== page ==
Schwartz also found 40 types of toothpaste, 65 types of barbecue sauce and 22 different choices of frozen waffles. And that was 10 years ago – there are probably 50 types of frozen waffles by now. Why do we need 50 kinds of frozen waffles? A frozen waffle is a frozen waffle.
Anyway, you know how, if you order a steak, they will ask you how you want it cooked and what sides you want with it and all that? Well now, in some places in Germany, when you order steak, they are asking you your choice of the method of slaughter.
You can have a steak from a cow that was killed in a conventional slaughterhouse, or, you can have a cow that was killed by surprise in the field.
Supposedly, cows killed by surprise in the pasture have tastier meat because, “unlike cows killed in the [slaughterhouse], cows killed in the outdoors experience no surge of flesh-toughening adrenaline prior to death.”
OK, now, there is just so much wrong with this that I don’t know quite where to begin. This is more messed up than playing tennis matches at 3:30 in the morning.
To start with, I’m not convinced at all by this reasoning because, from what I can tell, cows are pretty much never surprised. I mean, nothing against cows, but they’re not the most alert animals in the world if you know what I mean. It’s not like they have the same reaction time as, say, a badger.
I’ll bet when cows are in line in the slaughterhouse, they’re thinking to themselves: Hey, they’ve got us all in a line inside today. Maybe there’s a special treat for us at the end of this line. You know, I doubt they see it coming and get their adrenaline flowing.
But even if you accept the crazy premise that it tastes better, if you’re out at a fancy restaurant about to enjoy a steak dinner, the last thing you want to do is think about the fact that some no doubt perfectly nice cow gave its life so that you could enjoy that steak. Anytime I have a steak or hamburger, it’s enough for me to know that that cow sacrificed its life so that I might enjoy that fine meal, though perhaps “sacrificed” isn’t the exact word that goes there.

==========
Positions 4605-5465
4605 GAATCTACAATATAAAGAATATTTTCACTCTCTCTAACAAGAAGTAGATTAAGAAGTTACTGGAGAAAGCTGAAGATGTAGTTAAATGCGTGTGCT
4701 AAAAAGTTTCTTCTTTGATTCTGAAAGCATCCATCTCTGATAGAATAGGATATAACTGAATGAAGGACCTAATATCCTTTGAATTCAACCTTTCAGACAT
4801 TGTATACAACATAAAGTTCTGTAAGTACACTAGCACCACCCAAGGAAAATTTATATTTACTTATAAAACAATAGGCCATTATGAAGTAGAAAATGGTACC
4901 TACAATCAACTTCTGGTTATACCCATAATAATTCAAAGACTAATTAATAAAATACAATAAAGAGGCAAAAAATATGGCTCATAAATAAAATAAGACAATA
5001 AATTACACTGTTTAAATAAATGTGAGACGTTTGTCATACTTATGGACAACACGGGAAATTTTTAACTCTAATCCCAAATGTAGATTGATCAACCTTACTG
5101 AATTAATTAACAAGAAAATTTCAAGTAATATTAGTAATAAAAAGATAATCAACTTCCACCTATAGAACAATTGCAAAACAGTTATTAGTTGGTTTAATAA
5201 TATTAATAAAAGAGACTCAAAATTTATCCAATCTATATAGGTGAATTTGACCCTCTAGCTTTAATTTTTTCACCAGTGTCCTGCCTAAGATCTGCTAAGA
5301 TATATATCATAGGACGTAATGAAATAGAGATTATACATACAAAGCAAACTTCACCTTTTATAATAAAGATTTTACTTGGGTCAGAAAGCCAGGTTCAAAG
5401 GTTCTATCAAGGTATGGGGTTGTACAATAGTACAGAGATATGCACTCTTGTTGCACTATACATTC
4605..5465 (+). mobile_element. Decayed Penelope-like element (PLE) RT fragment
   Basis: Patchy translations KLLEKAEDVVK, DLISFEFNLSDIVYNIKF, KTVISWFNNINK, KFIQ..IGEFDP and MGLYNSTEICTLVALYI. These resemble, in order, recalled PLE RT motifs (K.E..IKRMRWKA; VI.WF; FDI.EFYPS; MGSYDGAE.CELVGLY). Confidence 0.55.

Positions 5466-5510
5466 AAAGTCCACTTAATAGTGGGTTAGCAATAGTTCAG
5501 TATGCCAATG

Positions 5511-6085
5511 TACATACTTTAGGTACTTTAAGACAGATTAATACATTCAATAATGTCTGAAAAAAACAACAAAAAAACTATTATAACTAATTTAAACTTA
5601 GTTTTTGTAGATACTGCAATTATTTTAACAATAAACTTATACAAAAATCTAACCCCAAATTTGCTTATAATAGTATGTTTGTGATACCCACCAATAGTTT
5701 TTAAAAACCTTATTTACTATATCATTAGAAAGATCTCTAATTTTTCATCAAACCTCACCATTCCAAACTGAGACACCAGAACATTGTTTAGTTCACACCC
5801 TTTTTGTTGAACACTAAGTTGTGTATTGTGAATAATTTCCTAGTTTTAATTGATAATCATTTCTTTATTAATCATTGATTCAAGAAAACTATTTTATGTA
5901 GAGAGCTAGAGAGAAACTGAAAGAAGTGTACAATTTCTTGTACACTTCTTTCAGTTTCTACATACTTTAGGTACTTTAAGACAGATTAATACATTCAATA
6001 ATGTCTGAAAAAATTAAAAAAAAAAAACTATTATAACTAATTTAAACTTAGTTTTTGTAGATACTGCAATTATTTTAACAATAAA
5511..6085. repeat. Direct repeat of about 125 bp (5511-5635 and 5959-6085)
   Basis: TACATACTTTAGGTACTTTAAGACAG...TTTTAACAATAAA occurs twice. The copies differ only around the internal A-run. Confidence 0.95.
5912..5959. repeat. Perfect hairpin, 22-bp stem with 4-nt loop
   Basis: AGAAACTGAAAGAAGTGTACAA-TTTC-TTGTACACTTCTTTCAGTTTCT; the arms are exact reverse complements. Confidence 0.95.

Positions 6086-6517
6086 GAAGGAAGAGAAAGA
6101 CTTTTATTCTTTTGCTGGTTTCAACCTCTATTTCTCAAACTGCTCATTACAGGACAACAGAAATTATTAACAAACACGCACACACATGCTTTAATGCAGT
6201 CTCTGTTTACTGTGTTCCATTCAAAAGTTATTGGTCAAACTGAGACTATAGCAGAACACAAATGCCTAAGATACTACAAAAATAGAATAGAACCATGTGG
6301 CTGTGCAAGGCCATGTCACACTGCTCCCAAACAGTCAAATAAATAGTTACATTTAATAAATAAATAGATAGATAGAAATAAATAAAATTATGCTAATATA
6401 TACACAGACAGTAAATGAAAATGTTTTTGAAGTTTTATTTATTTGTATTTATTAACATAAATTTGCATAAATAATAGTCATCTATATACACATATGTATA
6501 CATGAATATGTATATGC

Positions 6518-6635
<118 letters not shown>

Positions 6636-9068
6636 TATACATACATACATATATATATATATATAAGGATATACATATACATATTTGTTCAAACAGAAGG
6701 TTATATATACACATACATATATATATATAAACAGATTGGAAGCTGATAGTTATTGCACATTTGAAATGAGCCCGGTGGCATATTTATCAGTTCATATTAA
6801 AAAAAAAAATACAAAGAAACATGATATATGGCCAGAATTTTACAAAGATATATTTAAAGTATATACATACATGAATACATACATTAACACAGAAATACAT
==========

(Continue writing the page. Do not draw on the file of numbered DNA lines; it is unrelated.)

The short of it is this: I don’t want to think about the cow death part of it at all – I just want to enjoy my steak in peace.
So that’s one thing – the fact that they bring up the death part of it in the first place. Please, I’m trying to eat here. I don’t want to talk about slaughterhouses.
But the second thing wrong with this is even worse: It’s just another choice we don’t need to be burdened with. Sure, it’s just in Germany now, but soon you’ll go to Fleming’s at Friendly and the waiter will say, “OK, sir, so you would like the 10-ounce rib eye, medium rare – and would you prefer your steak from the usual form of slaughter or one from a cow that was killed by surprise in the pasture?”
And I would be like, “Excuse me, did you say, do I want mine from a cow that was killed by surprise in the pasture?”
What worries me is that I’m sure that now that the floodgates are open it will be Katie bar the cow-choice door and, in about 10 years, when you order a steak, you will be saying things like, “Yes, I would like a 12-ounce filet, medium rare, from a black cow with four white spots that was euthanized peacefully at 3:30 in the morning on a farm in Australia while a Bach sonata played gently in the background.”
BY Scott D. Yost
January 30, 2014